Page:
The Cenozoic spans the last 75 million years of Earth's history. A time of accelerated evolution, it has produced a multitude of plants and animals; human beings are one of its very recent creations. The post-modernist short stories in A June night in the Late Cenozoic (Oolichan, 164 pages, $12.95 paper) burst with a similar creative energy and wild imagination. Alive with colour, they are as diverse as the universe itself. Pigs, and stars, and butterflies, comic strip characters, black holes and blue moons act and interact in unexpected ways and combinations. Real and imaginary worlds spin through the pages, all throwing light on modern life.
The creator of these worlds, the poet and fiction writer Robert Allen, has a black and biting sense of humour, and a poet's way with language. A constant theme evolves: our obsessive search for knowledge and control leads only to more advanced technology, never to the mystery at the centre of things. An increasingly dehumanized society is the result. "El Jefe" tells of a time when "the list of the disappeared will be computerized... and each mother will receive a letter of condolence with her telephone bill." In "The Green Star", scientists wait for a falling stellar object to hurtle close enough to earth to yield "useful data", a requirement that "seemed to approximate a direct hit." There is more of science's obstinate myopia in "Bean Spasm", when two space travellers fall into a black hole while arguing about the digital expression of God.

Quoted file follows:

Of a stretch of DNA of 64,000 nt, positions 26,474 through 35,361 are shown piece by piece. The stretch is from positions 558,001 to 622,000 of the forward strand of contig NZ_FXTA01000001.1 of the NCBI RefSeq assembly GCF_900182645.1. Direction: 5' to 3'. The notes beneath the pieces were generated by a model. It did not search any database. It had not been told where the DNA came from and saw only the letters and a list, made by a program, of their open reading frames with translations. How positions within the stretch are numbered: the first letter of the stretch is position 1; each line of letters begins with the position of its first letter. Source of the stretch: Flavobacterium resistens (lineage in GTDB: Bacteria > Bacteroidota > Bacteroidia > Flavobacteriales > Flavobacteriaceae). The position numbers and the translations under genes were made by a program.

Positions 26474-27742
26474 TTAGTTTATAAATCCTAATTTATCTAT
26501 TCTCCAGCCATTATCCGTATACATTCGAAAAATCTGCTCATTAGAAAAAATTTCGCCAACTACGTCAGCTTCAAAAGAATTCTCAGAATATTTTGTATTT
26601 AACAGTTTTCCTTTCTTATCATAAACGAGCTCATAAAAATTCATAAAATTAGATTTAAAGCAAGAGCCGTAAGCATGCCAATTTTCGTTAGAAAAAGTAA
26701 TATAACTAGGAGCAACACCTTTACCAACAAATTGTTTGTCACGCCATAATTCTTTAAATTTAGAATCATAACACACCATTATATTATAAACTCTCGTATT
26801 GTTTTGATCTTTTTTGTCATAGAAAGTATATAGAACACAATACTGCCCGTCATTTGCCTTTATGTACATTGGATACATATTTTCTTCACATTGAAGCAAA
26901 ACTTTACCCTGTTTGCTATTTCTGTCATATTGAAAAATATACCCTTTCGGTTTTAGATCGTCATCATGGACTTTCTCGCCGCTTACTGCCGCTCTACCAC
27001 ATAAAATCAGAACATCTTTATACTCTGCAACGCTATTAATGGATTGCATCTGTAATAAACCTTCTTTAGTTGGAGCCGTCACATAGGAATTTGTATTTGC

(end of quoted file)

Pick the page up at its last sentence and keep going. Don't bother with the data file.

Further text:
Dark thoughts about technological progress have been expressed before, but never in a more original, and wickedly enjoyable way.